Can anyone HELP?!?

Discussion in 'Varmint Hunting' started by on3toughmidg3t, Jan 2, 2012.

  1. on3toughmidg3t

    on3toughmidg3t Member

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    Is a bull barrel necessary for a prairie dog hunt? I plan to purchase a 22-250 caliber rifle but would prefer not to buy it with a bull barrel because this hunt is just a one time deal. I mainly want to have it for predator hunting every now and then. Can anyone shine some light on my situation? I also dont have a large price range; about $600 would be my limit. The TC Venture Predator with a Bushnell banner 6-24x40 is the top runnings on my list. Is this a good idea? gun)Feel free to email me at on3cheezyburg3r@aim.com.
     
    Last edited: Jan 2, 2012
  2. royinidaho

    royinidaho Writers Guild

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    Don't load it too hot and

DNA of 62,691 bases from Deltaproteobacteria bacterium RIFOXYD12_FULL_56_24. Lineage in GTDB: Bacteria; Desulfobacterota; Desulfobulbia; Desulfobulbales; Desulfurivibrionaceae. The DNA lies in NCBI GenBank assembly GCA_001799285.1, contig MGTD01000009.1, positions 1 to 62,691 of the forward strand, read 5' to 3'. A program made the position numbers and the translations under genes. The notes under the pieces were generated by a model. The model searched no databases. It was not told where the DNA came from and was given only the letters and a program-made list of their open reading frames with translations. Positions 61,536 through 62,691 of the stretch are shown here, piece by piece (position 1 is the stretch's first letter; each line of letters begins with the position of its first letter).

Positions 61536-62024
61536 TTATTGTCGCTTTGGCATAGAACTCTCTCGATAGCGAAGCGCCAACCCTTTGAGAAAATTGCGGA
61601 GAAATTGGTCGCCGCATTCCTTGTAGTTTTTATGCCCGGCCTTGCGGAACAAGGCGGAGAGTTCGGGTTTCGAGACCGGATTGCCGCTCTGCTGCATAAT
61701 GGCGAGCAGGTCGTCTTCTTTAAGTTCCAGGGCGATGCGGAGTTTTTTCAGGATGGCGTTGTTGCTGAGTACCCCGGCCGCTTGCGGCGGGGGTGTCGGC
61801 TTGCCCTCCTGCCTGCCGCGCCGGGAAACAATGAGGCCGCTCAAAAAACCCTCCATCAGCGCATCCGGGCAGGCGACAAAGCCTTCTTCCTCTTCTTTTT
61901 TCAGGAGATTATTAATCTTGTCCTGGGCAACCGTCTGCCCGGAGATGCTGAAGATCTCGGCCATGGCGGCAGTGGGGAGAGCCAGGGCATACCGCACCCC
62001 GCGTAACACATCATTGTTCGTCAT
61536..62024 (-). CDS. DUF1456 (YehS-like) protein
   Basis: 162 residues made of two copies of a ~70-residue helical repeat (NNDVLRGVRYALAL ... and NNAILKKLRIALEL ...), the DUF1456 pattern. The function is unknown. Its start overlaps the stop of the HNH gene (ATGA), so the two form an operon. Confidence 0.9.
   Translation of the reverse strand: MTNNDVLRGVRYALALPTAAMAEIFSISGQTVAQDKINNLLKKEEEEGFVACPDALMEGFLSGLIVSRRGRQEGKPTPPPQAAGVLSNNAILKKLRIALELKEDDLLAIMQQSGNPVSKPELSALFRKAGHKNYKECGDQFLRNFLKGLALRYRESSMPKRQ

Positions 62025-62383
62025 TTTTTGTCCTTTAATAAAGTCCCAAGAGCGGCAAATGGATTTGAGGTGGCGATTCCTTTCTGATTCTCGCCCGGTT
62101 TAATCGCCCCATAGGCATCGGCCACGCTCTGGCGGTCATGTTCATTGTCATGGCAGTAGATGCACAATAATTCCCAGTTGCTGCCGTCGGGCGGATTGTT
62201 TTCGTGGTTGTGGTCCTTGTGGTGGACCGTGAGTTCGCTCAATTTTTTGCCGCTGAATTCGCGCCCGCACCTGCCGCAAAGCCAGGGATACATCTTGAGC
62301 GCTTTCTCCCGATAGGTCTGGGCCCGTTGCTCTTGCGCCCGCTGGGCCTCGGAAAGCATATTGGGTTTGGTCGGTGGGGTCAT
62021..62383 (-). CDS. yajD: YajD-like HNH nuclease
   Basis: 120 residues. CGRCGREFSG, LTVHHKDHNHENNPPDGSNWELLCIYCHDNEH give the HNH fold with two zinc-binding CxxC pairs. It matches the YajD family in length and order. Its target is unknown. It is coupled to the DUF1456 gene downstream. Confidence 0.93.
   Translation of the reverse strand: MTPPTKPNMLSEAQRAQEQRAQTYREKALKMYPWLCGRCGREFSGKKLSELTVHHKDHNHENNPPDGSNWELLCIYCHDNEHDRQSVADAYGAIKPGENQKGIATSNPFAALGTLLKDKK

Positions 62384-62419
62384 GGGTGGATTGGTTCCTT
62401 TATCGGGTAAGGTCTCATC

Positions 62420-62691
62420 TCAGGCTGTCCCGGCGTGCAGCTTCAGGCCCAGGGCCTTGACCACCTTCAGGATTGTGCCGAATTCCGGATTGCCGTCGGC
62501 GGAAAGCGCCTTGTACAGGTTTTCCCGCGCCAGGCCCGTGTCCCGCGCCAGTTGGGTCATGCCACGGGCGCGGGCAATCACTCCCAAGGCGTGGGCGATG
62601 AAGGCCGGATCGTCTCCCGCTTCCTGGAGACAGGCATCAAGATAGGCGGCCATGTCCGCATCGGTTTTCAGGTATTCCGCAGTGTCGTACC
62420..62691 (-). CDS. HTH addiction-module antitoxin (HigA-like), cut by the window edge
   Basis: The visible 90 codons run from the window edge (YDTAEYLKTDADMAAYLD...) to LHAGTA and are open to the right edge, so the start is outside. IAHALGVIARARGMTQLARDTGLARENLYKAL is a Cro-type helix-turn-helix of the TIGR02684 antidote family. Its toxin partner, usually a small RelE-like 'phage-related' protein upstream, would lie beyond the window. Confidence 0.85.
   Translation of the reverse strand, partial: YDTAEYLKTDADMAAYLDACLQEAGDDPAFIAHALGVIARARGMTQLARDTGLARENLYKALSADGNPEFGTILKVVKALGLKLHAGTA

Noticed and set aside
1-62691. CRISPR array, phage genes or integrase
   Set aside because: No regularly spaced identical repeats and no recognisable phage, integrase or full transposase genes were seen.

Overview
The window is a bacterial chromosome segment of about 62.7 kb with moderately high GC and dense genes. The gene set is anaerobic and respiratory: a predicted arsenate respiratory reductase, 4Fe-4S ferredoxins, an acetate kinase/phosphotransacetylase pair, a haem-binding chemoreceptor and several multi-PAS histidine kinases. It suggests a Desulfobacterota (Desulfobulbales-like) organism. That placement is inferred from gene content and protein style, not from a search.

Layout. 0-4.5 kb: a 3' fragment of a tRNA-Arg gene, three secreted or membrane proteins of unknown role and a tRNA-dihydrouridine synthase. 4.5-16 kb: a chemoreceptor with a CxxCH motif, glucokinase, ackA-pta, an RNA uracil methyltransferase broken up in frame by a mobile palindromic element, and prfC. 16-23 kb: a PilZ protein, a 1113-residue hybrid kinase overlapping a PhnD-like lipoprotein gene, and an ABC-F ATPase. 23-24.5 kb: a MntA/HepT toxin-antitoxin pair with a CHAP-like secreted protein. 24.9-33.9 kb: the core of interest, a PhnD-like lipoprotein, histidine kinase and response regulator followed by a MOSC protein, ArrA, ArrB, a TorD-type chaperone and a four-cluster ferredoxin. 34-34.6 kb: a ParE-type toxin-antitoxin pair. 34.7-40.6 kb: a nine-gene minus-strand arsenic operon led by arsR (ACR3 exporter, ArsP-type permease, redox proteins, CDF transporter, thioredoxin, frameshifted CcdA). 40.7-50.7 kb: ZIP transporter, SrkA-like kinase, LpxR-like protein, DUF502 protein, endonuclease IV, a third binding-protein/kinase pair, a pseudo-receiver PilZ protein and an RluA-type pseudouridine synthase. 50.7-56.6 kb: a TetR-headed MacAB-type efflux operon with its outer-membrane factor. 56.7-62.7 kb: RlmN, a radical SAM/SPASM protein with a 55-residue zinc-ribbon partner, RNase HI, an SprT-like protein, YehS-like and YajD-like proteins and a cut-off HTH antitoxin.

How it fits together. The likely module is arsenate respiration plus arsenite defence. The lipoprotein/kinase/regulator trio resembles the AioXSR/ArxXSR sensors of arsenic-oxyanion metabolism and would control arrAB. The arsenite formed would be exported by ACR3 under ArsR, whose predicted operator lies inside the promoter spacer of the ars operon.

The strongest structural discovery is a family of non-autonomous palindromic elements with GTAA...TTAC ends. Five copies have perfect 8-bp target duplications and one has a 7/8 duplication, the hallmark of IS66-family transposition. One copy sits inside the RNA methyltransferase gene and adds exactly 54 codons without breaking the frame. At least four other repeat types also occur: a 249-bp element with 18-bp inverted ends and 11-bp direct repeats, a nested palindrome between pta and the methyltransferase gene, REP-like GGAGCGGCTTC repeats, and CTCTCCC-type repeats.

Don't shoot it too hot

    Thus if there are a ton of PDS and you're into throwing lots of lead, you'll need at least 2 maybe 3 rifles. It takes a while for barrels to cool.

    My experience with 22-250s loaded hot is that as few as 1500 shots may more barrel end of life.

    The heavy barrel will be a bear for shooting moving predators and for carrying.
     

  3. on3toughmidg3t

    on3toughmidg3t Member

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    We plan to have 8 guys and we all planned on taking a .22 along with a 22-250. So I figured that with more people shooting, that would mean less shots per person. Unless they spread us out so much?
     
  4. strombeckj

    strombeckj Well-Known Member

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    Barrel heat affects the accuracy of the barrel, hence the reason for a thicker more ridged piece of steal on a varmint gun which will shoot long stings. Otherwise called barrel whip. I would consider a savage predator package, it may be more that you want to spend but not by a hole lot. It carries a med weight barrel and is shorter which will help reduce the weight. The other option would be to go with a different caliber which produces less heat like a .223 in a fast twist for the bigger 60-75gr bullets on coyotes.